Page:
Effectively, Pakistanis Address Development Challenges
A May 2012 poll for the BBC World Service that asked respondents to rate
the influence of certain countries on the world as positive or negative
identified Pakistan—along with Iran, Israel and North Korea—as one of
the most negatively rated countries. For Pakistan’s poverty-stricken
regions, this outlook has meant belt tightening among Western donors who
mistrust Pakistan’s government to deploy aid and Western development
agencies who find their workers under threat. Last month’s kidnapping
and murder of Khalil Dale, a British Muslim employee for the
International Committee of the Red Cross (ICRC), was the latest in a
string of such incidents that have caused foreign aid workers to
consider suspending operations.
Pakistan, however, also had the curious distinction of rating its own
influence on the world as negative. This self-deprecation may explain
why the recent successes indigenous Pakistani development
non-governmental organizations (NGOs) have had in rural tribal areas,
especially among women, where threats from natural disasters, military
conflicts and crime seem never-ending, are so rarely publicized. They
deserve to be.
Consider the 2010 floods, which placed one-fifth of Pakistan’s landmass
underwater. Much of the devastation was in the Swat Valley. There, the
Sarhad Rural Support Program (SRSP) instituted a series of drinking
water projects led, not by bureaucrats from a foreign capital, but the
social mobilization of villagers who formed community organizations to
manage the process and determine priorities.
After presenting such options as gravity flows, hand pumps, irrigation
channels, sanitation and street pavements, entire villages would
assemble in what SRSP called a “third dialogue” where audit and
maintenance committees were formed and projects signed off on. This
sense of ownership was crucial to the project’s long-term success. In
terms of efficiency, 33 projects benefited 3,630 households with more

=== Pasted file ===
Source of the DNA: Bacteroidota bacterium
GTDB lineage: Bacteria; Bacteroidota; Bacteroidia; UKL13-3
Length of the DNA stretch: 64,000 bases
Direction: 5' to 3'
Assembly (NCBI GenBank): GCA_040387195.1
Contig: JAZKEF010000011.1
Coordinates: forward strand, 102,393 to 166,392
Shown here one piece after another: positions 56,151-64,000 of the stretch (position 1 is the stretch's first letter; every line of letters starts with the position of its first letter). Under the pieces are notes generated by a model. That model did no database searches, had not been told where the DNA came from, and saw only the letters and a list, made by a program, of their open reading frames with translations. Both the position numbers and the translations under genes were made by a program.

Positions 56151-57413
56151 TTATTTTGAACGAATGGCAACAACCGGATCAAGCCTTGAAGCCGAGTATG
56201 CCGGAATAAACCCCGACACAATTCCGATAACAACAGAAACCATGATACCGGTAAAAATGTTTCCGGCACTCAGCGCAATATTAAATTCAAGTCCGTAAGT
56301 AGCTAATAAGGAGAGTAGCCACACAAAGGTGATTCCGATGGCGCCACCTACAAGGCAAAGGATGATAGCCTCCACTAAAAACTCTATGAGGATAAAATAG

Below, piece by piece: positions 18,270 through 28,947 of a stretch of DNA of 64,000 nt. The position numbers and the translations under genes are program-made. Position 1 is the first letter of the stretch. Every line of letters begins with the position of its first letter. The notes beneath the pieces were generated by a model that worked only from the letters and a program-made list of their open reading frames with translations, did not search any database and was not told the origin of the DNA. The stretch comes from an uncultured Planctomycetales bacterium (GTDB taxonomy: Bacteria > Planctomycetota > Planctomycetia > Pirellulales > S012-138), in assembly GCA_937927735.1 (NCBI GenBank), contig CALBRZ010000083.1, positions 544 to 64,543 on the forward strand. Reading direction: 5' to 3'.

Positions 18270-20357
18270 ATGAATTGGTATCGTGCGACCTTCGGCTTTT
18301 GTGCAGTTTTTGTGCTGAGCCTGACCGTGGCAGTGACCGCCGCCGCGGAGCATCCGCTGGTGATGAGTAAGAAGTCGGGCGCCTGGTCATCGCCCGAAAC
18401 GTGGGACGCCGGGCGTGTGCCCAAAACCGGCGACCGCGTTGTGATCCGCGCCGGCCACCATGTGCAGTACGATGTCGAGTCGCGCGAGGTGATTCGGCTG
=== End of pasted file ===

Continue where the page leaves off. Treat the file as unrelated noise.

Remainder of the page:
than 25,000 people with an average cost of US$30 to US$80 per household.
Further to the south, in one of Pakistan’s poorest regions, the Sindh
Rural Support Organization (SRSO) began a community investment fund
(CIF) to provide loans to poor women. As with the Swat project, women
collectively manage the fund, distributing loans for investment in
income-generating activities only. This participation builds the
confidence and capabilities of poor rural women whose concerns are often
brushed aside by male tribal elders.
To ensure the fair distribution of funds, SRSO developed a unique
“poverty scorecard,” which uses 10 simple indicators that field workers
can collect, verify and compute by hand, on paper, in real time. Using
these methods, SRSO distributed more than US$4 million in funds to 1,568
villages within Sindh, directly affecting 44,684 of the poorest
Many of these organizations have been coordinated or inspired by two
Pakistanis in particular.
The first is rural development pioneer Dr. Akhtar Hameed Khan, who
developed an agricultural development scheme in 1959 called the Comilla
Model in which output was stimulated through grassroots cooperatives.
Khan was inspired by the rural credit unions of German cooperative
pioneer Friedrich Wilhelm Raiffeisen. The bottom-up approach that SRSP
and SRSO used to implement relief work owes much to these efforts to
adapt Western development models for Pakistan’s unique rural
The second, Shoaib Sultan Khan, was mentored by Dr. Khan. He chairs the
Rural Support Programs Network (RSPN), which has coordinated many of the
country’s independent development agencies since its inception in 1982.
RSPN has since become Pakistan’s largest NGO and has named Shandana Khan
as its CEO. She was recently named one of Newsweek magazine’s “100 Women
Who Shake Pakistan.”
In 1994, the United Nations Development Program (UNDP) asked Shoaib to
train people in seven other South Asian nations, including India. By
2011, India announced plans to spend more than US$5 billion (with US$1
billion from the World Bank) on its own programs inspired by RSPN in 12
states, benefiting more than 350 million people. This cooperation
between traditional rivals is encouraging.
Although Shoaib Sultan Khan was a 2009 Nobel Peace Prize nominee and
addressed the U.N. General Assembly twice on these issues, few
outside—or even within—Pakistan are aware of his work. Yet this work is
important now more than ever as Pakistan’s development NGOs face
decreasing support from Western donors. The U.S. Agency for
International Development (USAID) has announced it will reduce the
number of programs that it supports in the country (while maintaining
current spending), but recently, the U.S. Senate Appropriations
Subcommittee on Foreign Operations voted to cut aid to Pakistan in half
from what President Barack Obama had proposed for the next year. With
foreign aid becoming less dependable, it will be up to domestic NGOs
such as these to fill the gaps.
Organizations like these, along with Pakistan’s many other indigenous
rural development NGOs, demonstrate that Pakistan has the ability to
solve its own problems, inspiring the world in the process. They deserve
* Zahed Amanullah is chief media officer at Unitas Communications, a
London-based strategic communications consultancy, and a visiting
program director at Wilton Park. This article was written for the Common
Ground News Service (CGNews).
Source: CGNews, May 29, 2012, <www.commongroundnews.org>.
Copyright permission is granted for publication.